The EU has recently published an Annual Progress Report on the implementation of its 2003 Strategy against the Proliferation of Weapons of Mass Destruction. If used, nuclear, chemical, and biological weapons cause immense human suffering. The EU Strategy underscores the importance of effective multilateralism, including safeguarding the centrality and the promotion of the universality of the global non-proliferation and disarmament architecture. The report highlights five key areas of action that the EU prioritised in 2020: (1) monitoring radioactive activity; (2) enhancing nuclear security; (3) mitigating CBRN risks worldwide; (4) ending impunity for chemical weapons use; and (5) strengthening global biosecurity. The has supported the core responsibilities of the International Atomic Energy Agency (IAEA) concerning non-proliferation, nuclear safety, nuclear security, and nuclear energy applications and technical cooperation. The EU has firmly supported the work of the Organisation for the Prohibition of Chemical Weapons (OPCW) in investigating reports of chemical weapons use in Syria, in seeking to resolve the identified gaps and inconsistencies in the Syrian initial declaration, as well as in investigating and identifying the perpetrators of chemical attacks in Syria. The EU has supported the effective implementation of the Biological and Toxin Weapons Convention (BTWC) and the strengthening of the UN Secretary-General’s Mechanism for Investigation of Alleged Use of Chemical and Biological Weapons.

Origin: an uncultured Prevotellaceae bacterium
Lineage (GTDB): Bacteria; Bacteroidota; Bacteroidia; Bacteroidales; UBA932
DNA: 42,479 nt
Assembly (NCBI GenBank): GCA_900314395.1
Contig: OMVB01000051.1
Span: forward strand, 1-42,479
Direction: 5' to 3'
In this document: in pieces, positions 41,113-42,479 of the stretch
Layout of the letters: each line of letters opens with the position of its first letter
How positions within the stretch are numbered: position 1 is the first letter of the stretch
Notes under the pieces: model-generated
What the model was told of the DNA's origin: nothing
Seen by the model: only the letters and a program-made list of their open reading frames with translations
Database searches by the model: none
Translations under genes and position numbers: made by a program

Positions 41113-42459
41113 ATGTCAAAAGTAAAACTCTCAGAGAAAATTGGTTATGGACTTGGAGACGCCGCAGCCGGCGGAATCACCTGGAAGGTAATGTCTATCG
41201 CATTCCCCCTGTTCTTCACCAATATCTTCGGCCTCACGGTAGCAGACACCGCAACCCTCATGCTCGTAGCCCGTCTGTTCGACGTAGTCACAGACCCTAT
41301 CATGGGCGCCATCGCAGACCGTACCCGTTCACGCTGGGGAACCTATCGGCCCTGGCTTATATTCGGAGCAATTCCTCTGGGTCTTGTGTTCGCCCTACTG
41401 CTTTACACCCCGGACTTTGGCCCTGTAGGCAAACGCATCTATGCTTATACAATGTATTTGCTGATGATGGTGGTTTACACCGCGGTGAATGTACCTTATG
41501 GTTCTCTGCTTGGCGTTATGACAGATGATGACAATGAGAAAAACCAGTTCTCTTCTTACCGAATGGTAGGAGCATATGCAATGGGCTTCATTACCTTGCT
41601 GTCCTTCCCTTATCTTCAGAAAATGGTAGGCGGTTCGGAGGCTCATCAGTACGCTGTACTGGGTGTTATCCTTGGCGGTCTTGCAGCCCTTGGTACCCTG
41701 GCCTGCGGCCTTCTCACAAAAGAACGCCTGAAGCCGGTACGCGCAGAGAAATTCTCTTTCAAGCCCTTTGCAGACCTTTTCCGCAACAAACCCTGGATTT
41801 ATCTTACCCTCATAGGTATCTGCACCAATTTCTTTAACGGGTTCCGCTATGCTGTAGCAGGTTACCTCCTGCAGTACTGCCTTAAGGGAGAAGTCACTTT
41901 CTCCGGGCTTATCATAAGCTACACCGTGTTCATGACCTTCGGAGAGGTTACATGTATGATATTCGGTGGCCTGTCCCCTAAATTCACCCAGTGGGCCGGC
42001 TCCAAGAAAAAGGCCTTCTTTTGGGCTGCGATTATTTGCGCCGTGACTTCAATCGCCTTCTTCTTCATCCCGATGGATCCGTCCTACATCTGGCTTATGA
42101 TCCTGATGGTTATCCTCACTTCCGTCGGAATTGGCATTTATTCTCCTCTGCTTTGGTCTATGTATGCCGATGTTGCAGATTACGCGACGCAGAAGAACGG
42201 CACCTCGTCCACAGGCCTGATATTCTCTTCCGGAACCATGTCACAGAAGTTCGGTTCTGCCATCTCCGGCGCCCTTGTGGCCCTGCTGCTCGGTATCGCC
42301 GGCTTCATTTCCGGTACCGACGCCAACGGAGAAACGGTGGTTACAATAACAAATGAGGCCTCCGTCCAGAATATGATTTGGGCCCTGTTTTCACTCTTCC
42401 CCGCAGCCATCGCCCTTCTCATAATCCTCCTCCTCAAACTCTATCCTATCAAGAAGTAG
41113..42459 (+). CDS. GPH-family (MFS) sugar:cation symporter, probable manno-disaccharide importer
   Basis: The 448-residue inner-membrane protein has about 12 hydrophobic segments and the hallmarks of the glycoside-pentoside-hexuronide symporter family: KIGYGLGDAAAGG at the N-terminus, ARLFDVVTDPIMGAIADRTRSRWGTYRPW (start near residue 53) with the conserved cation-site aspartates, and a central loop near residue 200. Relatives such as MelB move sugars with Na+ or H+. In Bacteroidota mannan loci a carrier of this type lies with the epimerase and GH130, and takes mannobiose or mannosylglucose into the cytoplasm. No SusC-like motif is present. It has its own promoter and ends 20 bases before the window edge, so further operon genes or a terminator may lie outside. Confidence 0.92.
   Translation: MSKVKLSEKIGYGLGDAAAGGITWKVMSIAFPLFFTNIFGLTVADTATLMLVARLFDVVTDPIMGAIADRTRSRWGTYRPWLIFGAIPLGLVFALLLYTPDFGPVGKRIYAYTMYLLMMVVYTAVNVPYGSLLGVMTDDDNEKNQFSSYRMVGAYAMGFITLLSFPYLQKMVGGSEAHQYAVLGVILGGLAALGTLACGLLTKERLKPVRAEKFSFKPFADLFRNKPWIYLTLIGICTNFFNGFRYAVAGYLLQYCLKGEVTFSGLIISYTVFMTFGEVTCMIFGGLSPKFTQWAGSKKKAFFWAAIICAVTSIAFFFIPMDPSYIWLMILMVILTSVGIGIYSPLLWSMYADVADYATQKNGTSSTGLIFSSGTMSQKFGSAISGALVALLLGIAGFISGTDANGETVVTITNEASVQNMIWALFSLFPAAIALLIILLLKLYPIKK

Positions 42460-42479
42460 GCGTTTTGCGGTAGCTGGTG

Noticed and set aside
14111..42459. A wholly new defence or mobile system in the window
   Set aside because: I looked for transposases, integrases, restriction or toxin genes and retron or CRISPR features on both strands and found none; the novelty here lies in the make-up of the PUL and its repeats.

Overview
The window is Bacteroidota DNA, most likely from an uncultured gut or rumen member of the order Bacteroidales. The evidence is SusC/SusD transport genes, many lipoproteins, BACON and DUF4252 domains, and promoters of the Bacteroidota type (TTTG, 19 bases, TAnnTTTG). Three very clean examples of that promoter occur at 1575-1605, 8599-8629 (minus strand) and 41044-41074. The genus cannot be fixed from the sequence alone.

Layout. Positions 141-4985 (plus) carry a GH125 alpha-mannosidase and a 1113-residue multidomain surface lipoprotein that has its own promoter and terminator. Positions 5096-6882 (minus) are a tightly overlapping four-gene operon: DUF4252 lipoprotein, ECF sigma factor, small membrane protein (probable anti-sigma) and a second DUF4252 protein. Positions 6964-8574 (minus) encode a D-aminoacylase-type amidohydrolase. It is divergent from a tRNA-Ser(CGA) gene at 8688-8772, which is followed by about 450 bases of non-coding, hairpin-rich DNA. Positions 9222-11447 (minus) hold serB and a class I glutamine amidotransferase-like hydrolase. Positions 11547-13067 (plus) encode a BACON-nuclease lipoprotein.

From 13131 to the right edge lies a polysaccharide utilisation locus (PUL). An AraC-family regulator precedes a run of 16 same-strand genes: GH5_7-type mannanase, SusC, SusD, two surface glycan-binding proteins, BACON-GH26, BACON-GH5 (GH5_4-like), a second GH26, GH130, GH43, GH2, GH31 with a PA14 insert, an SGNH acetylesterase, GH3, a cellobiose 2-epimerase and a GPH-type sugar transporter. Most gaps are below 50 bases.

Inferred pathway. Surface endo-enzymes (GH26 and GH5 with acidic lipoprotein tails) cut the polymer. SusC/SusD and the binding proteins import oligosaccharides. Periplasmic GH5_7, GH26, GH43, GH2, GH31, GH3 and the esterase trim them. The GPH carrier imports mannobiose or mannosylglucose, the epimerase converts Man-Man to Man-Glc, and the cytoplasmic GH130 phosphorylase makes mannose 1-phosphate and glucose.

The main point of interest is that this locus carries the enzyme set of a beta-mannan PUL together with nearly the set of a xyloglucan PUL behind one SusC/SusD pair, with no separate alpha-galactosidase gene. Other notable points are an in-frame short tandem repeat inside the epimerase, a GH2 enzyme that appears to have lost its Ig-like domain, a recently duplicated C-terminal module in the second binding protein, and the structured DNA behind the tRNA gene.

The full text of the report is available here.

Source: EU EEAS

Image: Pixabay